Shark culture

A death from shark attack off the Western Australian coast this week prompted a colleague to ask about infections following shark bites. Just this month, a Brazilian group published a paper on shark oral bacteria.  At the beginning of their research methods they describehow they captured four bull and five tiger sharks 20km off the Recife coast with longlines. That’s field work you can sink your teeth into.

Perhaps the most surprising bit of the report is that no researchers were harmed in these experiments.

The following bacteria were found around the teeth of the captured sharks:

Gram negative

  • Enterobacter cloacae, E.aerogenes
  • Citrobacter freundii, C. koseri, C.farmeri
  • Proteus mirabilis, P. vulgaris
  • Moellerella wisconcensis
  • Providencia alcalifaciens
  • Escherichia coli
  • Leclercia adecarboxylata
  • Pseudomonas aeruginosa, Ps. stutzeri
  • Vibrio parahaemolyticus, Vibrio spp.
  • Acinetobacter sp.

Gram positive

  • Staphylococcus epidermidis, S.sciuri, S.warneri, S.hominis, S.xylosus
  • Streptoccus (viridans group)
  • Enterococcus species

The first reported analysis of bacteria from the mouth of a shark investigated the bacterial flora of a great white and found several marine Vibrios. The presence of these species in the mouths of bull and tiger sharks captured off the coast of northeastern Brazil is interesting, and reinforces the need for  antibiotics effective against marine bacteria such as Vibrio species when treating shark-induced injury.

Not that this is going to happen every day. Shark attacks are rare in the overall scheme of things, fatal attacks occurring in this part of the world only once every few years. Interesting, then that Recife has seen an unusually high rate of shark attacks in recent years. It is also a good place to capture sharks. For those that really need to know the gory details, an international record of shark attacks has been maintained at the University of Florida. The record contains over 4000 investigations with an overall mortality of shark attack at 8.3%.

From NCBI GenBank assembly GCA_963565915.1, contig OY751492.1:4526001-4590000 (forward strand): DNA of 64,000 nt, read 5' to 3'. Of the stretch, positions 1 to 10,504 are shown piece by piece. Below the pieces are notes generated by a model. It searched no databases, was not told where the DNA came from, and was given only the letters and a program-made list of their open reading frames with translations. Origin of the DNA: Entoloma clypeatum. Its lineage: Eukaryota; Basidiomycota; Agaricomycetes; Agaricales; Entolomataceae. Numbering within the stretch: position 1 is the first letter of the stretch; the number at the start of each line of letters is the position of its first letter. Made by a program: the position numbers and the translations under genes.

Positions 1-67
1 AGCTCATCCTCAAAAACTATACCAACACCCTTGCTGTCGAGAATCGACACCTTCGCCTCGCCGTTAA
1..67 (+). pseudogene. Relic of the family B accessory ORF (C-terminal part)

There are some great resources for worldwide shark attack maps including


  1. Torferson the Brave says

    …Thanks for that Tim. Sheds a whole new perspective on flesh eating bacteria.

  2. Global shark culture and shark infection!

  3. RT @sandnsurf: Global shark culture and shark infection!

  4. Sink your teeth in it! RT @sandnsurf Global shark culture and shark infection!

  5. RT @sandnsurf: Global shark culture and shark infection!

  6. Shark bite. Shark culture. Fascinating bacteriology of a shark bite

  7. RT @James457: Shark bite. Shark culture. Fascinating bacteriology of a shark bite – wonder if Aussie sharks have dift

  8. My 13 yr old niece was bitten by a 6′ black tip shark off New Smyrna Beach 6/2/12. Wound looks like a ripped flesh wound; required 21 stitches. Has been on several different antibiotics to prevent infection, but has now acquired infection. She needs an infectious disease doctor w/ experience in this field. She lives near New Smyrna. Who would you recommend?

    • Micrognome cannot recommend specific physicians or therapy for specific cases.
      But if this were a mini-micrognome, the best parental gnome course of action would be to ask the family doctor for feedback on the pathology tests. The Brazil study previously highlighted on this website shows that the most likely bacteria are commonly encountered species. However, persistence of infection or reinfection this long after the initial trauma probably warrants further detailed investigation.

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